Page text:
(This article was originally published Monday.)
--Fund focuses on stock's absolute bottom, then follows free cash flow
--It's willing to sell into performing stocks
--It has underperformed peers so far this year
By Ian Sherr
There's one thing that will always keep Ragen Stienke from buying a stock: If he can't figure out where its bottom is.
As portfolio manager of Dallas-based Westwood SmMidCap Plus Fund (WHGPX), Mr. Stienke approaches every investment looking for where the downside--where a stock can go if things go bad--could be and whether it's something he can stomach.
"If we can't come up with a downside or the downside is too great, we won't own a stock no matter what the upside may be," he said. The fund was launched in March last year, and counts about $17.8 million in assets.
That rule cuts out a lot of consumer-focused companies that can effectively crater with a slow or bad product cycle. Companies like Research In Motion Ltd. (RIMM), whose stock sailed to nearly $150 before falling to $7.
There are also cases like Apple Inc. (AAPL), which swung wildly during the recession from a high of nearly $200 at the end of 2007 to a low around $85 a year later, despite strong sales throughout. The stock has jumped another sixfold since, but he's not tempted. "It's truly saying when the wheels come off, where could the stock go to," he said. "It sounds crazy, but if the iPhone and iPad fell out of favor, why couldn't you lose 50% of your money?"
So, Mr. Stienke looks at what a business's parts are worth. If it's a tanker, how much could he make back if the company sold for scrap steel? If it's a software company, what's the maintenance revenue worth? Not to mention cash on the balance sheet.
Mr. Stienke also follows free cash flow, or operating cash flow minus capital spending, as an important datapoint. Finally, he figures out a rolling three-year price target for the stock, finds a weight for it in his model, and buys as much of the stock possible early on to reach the model-weight percentage in the fund.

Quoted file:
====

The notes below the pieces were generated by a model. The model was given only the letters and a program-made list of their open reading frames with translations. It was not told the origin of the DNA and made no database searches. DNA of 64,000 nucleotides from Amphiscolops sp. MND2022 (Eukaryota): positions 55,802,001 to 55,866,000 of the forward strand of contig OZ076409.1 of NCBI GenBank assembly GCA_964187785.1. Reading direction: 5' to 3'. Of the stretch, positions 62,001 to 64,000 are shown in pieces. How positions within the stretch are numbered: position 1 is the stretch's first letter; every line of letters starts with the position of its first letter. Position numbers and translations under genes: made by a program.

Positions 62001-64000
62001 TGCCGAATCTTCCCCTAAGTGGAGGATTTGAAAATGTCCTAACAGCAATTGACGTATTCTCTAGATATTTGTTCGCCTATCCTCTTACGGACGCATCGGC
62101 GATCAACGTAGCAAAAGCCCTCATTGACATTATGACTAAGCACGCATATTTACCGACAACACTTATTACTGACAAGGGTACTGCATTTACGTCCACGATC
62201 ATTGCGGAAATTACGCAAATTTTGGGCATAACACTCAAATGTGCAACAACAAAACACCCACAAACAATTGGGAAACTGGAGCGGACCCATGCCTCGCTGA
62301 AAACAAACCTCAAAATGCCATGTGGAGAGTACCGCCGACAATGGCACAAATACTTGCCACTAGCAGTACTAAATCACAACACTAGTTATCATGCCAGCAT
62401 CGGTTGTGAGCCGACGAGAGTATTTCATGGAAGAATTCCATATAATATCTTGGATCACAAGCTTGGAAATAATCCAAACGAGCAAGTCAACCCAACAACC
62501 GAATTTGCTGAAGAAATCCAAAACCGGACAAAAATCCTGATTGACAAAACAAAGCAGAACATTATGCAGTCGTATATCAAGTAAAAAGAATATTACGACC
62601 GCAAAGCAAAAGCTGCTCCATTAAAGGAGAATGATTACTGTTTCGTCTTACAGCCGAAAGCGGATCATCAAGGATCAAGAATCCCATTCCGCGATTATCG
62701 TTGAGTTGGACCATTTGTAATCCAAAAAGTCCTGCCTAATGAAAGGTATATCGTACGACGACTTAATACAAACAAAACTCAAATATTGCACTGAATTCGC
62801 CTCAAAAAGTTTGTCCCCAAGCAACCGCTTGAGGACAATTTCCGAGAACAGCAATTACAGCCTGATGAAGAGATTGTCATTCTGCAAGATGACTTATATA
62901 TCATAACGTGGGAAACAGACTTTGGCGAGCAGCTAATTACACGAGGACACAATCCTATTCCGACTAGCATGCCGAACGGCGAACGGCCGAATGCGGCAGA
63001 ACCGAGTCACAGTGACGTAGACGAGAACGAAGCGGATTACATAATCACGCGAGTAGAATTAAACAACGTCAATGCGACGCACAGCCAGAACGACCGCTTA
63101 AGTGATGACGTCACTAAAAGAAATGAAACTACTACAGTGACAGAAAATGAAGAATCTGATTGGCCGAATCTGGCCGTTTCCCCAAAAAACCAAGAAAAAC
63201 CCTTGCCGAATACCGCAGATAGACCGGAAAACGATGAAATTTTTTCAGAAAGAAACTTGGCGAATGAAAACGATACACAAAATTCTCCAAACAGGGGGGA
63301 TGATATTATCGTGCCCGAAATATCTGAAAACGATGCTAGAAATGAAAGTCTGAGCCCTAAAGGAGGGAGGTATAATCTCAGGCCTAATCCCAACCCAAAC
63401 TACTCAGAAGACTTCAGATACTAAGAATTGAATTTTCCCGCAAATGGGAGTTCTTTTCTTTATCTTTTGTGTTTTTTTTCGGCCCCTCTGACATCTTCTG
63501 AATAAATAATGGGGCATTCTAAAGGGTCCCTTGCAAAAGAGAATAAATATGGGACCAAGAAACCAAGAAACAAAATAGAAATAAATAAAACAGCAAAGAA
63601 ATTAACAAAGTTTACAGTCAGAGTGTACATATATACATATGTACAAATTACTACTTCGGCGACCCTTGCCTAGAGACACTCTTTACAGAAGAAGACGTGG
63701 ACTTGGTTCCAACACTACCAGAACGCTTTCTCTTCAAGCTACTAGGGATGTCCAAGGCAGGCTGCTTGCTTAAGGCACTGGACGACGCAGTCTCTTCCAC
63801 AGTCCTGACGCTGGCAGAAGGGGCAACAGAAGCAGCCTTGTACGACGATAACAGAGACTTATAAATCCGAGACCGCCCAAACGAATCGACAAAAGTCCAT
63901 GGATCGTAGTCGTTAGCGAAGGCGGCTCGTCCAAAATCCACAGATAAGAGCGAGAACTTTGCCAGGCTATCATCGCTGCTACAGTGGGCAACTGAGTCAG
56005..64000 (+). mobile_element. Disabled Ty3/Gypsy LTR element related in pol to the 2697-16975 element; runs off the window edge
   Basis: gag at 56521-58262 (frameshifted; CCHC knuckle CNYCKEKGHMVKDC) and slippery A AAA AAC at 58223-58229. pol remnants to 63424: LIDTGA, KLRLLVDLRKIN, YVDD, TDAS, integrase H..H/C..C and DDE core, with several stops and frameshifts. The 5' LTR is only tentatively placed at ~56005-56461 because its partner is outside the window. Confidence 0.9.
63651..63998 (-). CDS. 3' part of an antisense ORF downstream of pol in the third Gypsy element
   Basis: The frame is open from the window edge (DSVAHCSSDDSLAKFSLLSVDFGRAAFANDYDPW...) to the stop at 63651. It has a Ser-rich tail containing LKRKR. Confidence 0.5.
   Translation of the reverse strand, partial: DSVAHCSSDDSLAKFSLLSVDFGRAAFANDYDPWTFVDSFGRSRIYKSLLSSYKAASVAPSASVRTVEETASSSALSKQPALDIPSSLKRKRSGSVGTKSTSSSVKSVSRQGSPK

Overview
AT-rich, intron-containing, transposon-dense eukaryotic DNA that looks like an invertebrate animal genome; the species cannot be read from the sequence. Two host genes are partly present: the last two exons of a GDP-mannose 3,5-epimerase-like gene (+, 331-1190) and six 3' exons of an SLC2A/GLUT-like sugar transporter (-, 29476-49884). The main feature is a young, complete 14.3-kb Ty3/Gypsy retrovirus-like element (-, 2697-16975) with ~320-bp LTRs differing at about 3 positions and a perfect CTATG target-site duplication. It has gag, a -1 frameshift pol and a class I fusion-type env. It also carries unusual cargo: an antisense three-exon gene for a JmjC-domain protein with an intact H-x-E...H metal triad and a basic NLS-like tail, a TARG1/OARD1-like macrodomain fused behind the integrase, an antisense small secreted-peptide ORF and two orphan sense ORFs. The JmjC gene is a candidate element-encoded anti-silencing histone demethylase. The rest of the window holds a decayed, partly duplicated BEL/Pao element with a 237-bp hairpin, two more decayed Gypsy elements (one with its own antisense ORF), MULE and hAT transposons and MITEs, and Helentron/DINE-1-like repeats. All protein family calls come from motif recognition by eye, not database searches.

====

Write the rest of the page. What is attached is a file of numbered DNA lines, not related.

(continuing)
When a stock hits its three-year price target, he sells. If the company goes off the rails with a business-changing acquisition or new initiative to dramatically remake the company, he sells.
The strategy has pushed his fund toward industrial companies, which make up about a fifth of the overall fund, according to Morningstar. Financial services makes up about 15%, and health care--something everyone needs at some point --comes in at nearly 9%.
While Mr. Stienke tends to avoid consumer goods companies because of their cyclical nature, he likes The J.M. Smucker Co. (SJM). "Do you have children?" he asks when starting discussion of the stock. The company makes Uncrustables, a patented frozen peanut butter and jelly sandwich, sans crusts. "We bought it when they came out," he said.
A more recent trade was East West Bancorp Inc. (EWBC), in which his fund sold nearly 18% of its shares as of its May report, despite the stock's nearly 19% growth so far this year. Mr. Stienke likes the company, and its government-backed purchases over the past couple of years, but it outgrew the fund's model weight, which pegs it at 2% of the overall holdings.
"If a stock is working out, we will sell into that stock," he said, noting that as a stock grows closer to its three-year target, the risk of losses is greater.
As a result, turnover, the number of shares traded as a percentage of the fund's overall holdings, is 31%.
Many fund managers tend to bend the rules they set up for managing their funds. Dividend-only and low-priced "value" focused funds have bought Facebook Inc. (FB) shares, for example.
But Mr. Stienke has stuck to his strategy, something Todd Rosenbluth, a mutual fund analyst at S&P Capital IQ said has hurt him in recent months, causing the fund, which was up 3.4% through Wednesday's close, to underperform its peers of "mid-cap value funds" so far this year, which are up 5.2%.
A lot of that has been due to the volatile market, Mr. Rosenbluth notes, which has benefited large cap stocks rather than mid-caps. The S&P 500 index, for example, has jumped 10%.
But, he said, there are a number of companies in the fund that his firm likes as well, so time will tell if they're both right in the end.
Write to Ian Sherr at firstname.lastname@example.org